Maurice Maeterlinck

Maurice Maeterlinck : Biographie de l'auteur

Maurice Maeterlinck (1862-1949) was a Belgian poet, playwright, and essayist who is known for his symbolist works. He was born on August 29, 1862, in Ghent, Belgium. His father was a notary, and his mother was a devout Catholic. Maeterlinck was educated at a Jesuit school in Ghent before attending the University of Ghent, where he studied law.

After completing his studies, Maeterlinck moved to Paris, where he became interested in literature and began writing. In 1889, he published his first collection of poems, "Serres chaudes," which was followed by "Douze Chansons" in 1896. However, it was his plays that brought him international fame. His play "La Princesse Maleine" was first performed in 1890 and was followed by "L'Intruse" (1890) and "Les Aveugles" (1890).

Maeterlinck's plays are known for their dreamlike quality and their exploration of human existence and spirituality. He was associated with the symbolist movement, which sought to express ideas and emotions through symbols rather than direct representation. His plays were also notable for their use of silence and stillness to create a sense of suspense and tension.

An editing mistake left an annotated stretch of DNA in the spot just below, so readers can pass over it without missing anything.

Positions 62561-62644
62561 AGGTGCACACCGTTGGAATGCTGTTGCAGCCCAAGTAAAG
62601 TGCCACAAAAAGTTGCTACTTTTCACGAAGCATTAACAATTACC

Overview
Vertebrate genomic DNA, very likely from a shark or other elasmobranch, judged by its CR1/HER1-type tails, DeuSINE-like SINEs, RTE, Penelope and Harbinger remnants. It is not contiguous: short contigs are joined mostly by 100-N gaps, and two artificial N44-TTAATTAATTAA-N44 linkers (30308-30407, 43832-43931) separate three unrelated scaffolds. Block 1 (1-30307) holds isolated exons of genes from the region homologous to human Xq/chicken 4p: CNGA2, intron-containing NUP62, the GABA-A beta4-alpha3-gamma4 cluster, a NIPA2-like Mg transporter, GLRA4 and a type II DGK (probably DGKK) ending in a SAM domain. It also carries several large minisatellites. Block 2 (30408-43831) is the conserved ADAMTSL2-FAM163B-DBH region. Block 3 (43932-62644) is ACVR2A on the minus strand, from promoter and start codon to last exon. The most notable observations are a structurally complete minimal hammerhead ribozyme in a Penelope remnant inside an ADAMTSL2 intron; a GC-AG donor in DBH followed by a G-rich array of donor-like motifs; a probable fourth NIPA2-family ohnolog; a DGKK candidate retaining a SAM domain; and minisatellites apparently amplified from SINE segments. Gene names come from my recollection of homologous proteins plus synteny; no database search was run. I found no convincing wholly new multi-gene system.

Maeterlinck was awarded the Nobel Prize in Literature in 1911 for his contributions to French literature. His other notable works include the essay collection "Le Trésor des Humbles" (1896), the play "Pelléas et Mélisande" (1892), and the novel "L'Oiseau Bleu" (1908).

During World War I, Maeterlinck lived in France and supported the Allied cause. He later moved to Switzerland, where he spent the rest of his life. Maeterlinck continued to write and publish until his death on May 6, 1949, in Nice, France. He is remembered as a major figure in the symbolist movement and a significant influence on modernist literature.

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